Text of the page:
As expected, New Yorkers rang in 2013 with style, only to have Congress deliver a one-two sucker punch and kick them while they were down.
It looked like Congress might actually be starting to get things right. Although they left all of us hanging, Democrats and Republicans finally voted, 257-167, to pass the White House-Senate tax deal that put an end to the threat of our falling off the fiscal cliff.
The deal successfully extended the Bush-era tax cuts for a majority of Americans — individuals earning less than $400,000 and households earning less than $450,000. This was a relief for many Long Islanders, especially given that earning $250,000 per year hardly makes them “millionaires.”
Sadly, that’s where the celebration ended. Shortly after the fiscal cliff deal was made, House Speaker John Boehner announced that the House would not be holding a vote on the president’s proposal to give areas devastated by Hurricane Sandy $60.4 billion in federal aid for rebuilding efforts.
The New York and New Jersey congressional delegations went wild.
The decision by Congress to pack up and leave instead of voting on a bill that is desperately needed in the Northeast was sickening. Thankfully, some of our elected officials fought back. At a news conference, New Jersey Gov. Chris Christie, visibly angry, said, “Shame on you. Shame on Congress. Our people were played last night as a pawn. And that’s why people hate Washington.”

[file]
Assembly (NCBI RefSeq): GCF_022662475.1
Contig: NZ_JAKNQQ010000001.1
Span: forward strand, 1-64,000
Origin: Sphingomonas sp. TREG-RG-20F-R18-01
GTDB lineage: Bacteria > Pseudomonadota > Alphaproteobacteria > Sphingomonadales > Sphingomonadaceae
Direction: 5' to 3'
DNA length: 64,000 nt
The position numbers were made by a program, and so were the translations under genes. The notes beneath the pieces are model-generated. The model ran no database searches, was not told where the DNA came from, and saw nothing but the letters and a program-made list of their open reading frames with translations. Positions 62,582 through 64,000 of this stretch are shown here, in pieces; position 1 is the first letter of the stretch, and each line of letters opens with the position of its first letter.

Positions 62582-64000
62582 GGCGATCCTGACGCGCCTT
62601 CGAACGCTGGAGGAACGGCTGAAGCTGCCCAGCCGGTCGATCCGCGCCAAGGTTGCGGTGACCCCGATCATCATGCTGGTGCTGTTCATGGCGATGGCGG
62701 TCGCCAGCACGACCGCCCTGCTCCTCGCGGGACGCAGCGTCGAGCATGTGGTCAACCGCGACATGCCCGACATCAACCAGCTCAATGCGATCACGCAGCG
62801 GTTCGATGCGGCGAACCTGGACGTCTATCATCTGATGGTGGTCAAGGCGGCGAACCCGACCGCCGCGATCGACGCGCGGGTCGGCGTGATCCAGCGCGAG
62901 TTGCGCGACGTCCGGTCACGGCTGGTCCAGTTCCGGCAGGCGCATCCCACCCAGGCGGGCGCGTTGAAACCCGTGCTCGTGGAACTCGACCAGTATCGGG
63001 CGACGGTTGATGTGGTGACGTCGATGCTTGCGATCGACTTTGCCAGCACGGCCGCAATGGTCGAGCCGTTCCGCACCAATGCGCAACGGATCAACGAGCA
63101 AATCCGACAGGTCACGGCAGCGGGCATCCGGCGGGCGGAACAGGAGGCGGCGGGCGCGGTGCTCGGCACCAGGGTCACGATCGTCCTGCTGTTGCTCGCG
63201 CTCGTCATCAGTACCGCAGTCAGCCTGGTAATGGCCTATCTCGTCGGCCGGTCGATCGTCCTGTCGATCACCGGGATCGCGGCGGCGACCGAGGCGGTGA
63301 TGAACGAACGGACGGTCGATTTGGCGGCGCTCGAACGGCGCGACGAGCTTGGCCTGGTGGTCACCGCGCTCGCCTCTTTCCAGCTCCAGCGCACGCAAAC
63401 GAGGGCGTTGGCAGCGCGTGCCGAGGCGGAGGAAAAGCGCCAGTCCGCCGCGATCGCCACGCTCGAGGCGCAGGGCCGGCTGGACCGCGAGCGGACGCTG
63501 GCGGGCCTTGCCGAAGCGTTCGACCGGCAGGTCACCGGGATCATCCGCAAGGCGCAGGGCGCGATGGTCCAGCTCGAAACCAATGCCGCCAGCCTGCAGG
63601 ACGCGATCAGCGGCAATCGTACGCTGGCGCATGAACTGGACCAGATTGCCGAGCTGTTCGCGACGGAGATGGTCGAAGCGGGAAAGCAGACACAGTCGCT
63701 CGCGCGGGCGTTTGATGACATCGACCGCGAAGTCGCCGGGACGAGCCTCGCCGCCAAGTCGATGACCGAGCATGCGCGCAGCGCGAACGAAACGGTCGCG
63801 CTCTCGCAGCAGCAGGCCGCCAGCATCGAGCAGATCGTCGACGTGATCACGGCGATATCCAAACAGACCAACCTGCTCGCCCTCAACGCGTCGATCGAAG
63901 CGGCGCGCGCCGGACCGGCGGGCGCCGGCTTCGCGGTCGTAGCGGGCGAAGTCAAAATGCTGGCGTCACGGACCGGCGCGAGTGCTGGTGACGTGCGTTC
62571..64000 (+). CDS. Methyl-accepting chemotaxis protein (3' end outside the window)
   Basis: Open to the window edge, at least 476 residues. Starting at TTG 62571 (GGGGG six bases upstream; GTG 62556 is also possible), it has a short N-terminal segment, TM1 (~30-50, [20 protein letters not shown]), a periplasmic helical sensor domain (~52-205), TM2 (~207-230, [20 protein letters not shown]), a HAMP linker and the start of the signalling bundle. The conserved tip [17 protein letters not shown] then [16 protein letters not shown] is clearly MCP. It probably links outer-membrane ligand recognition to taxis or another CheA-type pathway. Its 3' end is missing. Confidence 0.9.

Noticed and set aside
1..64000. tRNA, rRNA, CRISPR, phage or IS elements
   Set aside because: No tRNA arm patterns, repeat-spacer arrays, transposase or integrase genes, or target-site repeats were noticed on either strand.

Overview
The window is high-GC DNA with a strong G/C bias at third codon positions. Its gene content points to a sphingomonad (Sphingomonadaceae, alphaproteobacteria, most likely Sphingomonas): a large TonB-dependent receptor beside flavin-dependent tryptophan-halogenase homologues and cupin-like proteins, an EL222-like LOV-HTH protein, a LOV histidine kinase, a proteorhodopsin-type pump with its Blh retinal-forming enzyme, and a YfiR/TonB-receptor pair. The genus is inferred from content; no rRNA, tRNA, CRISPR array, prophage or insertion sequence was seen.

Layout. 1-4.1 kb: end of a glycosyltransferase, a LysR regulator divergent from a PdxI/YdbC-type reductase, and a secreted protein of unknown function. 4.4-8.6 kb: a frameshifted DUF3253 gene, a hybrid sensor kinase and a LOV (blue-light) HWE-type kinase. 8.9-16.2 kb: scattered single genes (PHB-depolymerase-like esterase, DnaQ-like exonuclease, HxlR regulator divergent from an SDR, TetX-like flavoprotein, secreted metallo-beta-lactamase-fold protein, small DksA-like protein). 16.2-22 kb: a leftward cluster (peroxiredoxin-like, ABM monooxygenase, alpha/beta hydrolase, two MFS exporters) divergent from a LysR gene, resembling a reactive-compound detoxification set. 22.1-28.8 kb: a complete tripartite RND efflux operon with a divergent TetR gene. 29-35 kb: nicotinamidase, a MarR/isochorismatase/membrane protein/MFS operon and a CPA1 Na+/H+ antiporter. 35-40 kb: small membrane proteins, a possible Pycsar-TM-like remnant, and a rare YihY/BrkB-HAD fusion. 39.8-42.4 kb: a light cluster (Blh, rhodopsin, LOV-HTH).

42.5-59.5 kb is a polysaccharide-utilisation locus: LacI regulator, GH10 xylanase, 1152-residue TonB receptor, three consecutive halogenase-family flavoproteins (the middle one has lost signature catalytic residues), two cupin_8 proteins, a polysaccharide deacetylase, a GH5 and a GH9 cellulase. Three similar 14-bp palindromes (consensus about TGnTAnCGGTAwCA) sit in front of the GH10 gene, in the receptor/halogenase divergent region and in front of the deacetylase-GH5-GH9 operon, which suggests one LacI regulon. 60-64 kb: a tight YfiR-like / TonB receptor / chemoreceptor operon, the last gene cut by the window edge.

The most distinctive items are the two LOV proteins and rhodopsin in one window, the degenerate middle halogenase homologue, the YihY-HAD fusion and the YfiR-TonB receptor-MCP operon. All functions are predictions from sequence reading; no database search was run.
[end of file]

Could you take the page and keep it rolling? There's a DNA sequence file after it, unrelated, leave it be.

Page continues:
The most outspoken was Long Island’s own congressman, Peter King. A Republican and often a Boehner ally, King accused the speaker of betrayal. “What they did last night was put a knife in the back of New Yorkers and New Jerseyans,” he said. “It was an absolute disgrace.”
These attacks forced Boehner to reach out to King. My friend even used me as his bargaining chip. He told the speaker about his crazy constituent named Al D’Amato, who was planning to bring busloads of people from Island Park to Washington and have them storm the Capitol to let lawmakers know what we thought of their turning their backs on us.
I didn’t think it was such a bad idea to have Washington see the faces of the people who have fallen through the cracks and are still living in substandard conditions.